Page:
How To Make Your Own Fertilizer At Home

The government recently released a study showing that backyard gardens are worse for the environment than large farming operations. I do not believe this for one bit. Yes, many small gardeners who are new to the craft use expensive fertilizers, plastic seed trays, and other nonsustainable practices. We can make changes and teach others to do the same. One such change is making your own fertilizer for a sustainable eco-friendly option that often doesn’t cost you anything.

Making your own fertilizer is a great way to ensure your plants are getting the nutrients they need to grow healthy and strong. When you make your own fertilizer you don’t have to worry about the effects of the shortages that have been hitting over the past few years.

We’ll walk you through the steps of making your own fertilizer using organic materials such as compost, manure, and kitchen scraps.

Why should you make your own fertilizer?

There are several reasons why you should consider making your own fertilizer:

It’s cost-effective: Making your own fertilizer using organic materials such as compost, manure, and kitchen scraps can be much more cost-effective than purchasing commercial fertilizers.

It’s eco-friendly: By using organic materials, you’re creating a fertilizer that’s much more eco-friendly than synthetic fertilizers, which can have harmful effects on the environment.

It’s customized to your needs: By making your own fertilizer, you can tailor it to the specific needs of your plants. For example, if your plants need more nitrogen, you can add more nitrogen-rich materials to your fertilizer.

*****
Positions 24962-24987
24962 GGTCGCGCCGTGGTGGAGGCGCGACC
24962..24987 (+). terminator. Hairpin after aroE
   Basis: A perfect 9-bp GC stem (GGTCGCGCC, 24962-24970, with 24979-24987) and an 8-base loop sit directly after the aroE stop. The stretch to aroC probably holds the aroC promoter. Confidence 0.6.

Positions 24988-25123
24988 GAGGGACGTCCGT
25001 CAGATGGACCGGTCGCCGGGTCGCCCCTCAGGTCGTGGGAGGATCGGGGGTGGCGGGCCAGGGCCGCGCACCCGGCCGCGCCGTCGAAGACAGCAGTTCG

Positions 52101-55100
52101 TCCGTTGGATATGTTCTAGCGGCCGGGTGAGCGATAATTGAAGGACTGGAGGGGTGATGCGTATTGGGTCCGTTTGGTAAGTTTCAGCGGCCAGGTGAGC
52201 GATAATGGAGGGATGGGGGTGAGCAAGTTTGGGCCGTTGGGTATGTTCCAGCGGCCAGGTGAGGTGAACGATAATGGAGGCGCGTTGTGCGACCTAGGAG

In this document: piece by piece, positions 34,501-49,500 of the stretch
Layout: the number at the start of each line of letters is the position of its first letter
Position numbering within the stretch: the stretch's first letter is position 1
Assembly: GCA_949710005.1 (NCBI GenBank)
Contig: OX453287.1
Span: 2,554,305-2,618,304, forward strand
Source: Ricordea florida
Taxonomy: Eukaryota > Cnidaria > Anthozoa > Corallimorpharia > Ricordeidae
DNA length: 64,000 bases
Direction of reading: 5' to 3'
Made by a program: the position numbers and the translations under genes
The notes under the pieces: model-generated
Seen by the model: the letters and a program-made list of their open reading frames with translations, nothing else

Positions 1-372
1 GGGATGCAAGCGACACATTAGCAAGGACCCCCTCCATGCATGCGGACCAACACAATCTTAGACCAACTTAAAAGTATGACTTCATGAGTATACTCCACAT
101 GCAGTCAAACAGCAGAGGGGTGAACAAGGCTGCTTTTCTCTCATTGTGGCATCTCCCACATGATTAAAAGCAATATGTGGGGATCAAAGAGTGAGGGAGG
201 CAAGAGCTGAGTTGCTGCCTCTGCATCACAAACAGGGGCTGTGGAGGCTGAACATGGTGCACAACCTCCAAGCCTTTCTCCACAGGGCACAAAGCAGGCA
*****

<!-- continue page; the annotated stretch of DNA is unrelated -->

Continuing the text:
It’s a great way to reduce waste: By using kitchen scraps and other organic materials to make your fertilizer, you’re reducing the amount of waste that goes into landfills. This is by far one of the best options besides getting chickens to reduce food waste.

Overall, making your own fertilizer is a great way to save money, reduce waste, and create a more sustainable garden.

Easy fertilizer recipe.

Materials Needed

  • Compost
  • Manure
  • Kitchen scraps (fruit and vegetable scraps, eggshells, coffee grounds)
  • Water
  • Large container or bin with lid
  • Optional: bone meal, blood meal, fish emulsion, kelp meal

Step-by-Step Guide

Start by gathering your materials. You’ll need a container or bin with a lid to hold your fertilizer, as well as compost, manure, and kitchen scraps.

Mix together equal parts of compost and manure in your container. This will be the base of your fertilizer.

Add your kitchen scraps to the container. These can include fruit and vegetable scraps, eggshells, and coffee grounds.

If desired, add additional organic materials such as bone meal, blood meal, fish emulsion, or kelp meal to the mixture. These will provide additional nutrients to your plants.

Stir the mixture well to combine all of the ingredients.

Add enough water to the mixture to make it moist but not too wet. You want the mixture to be damp, but not waterlogged.

Cover the container with a lid and place it in a warm, dark location such as a garage or closet.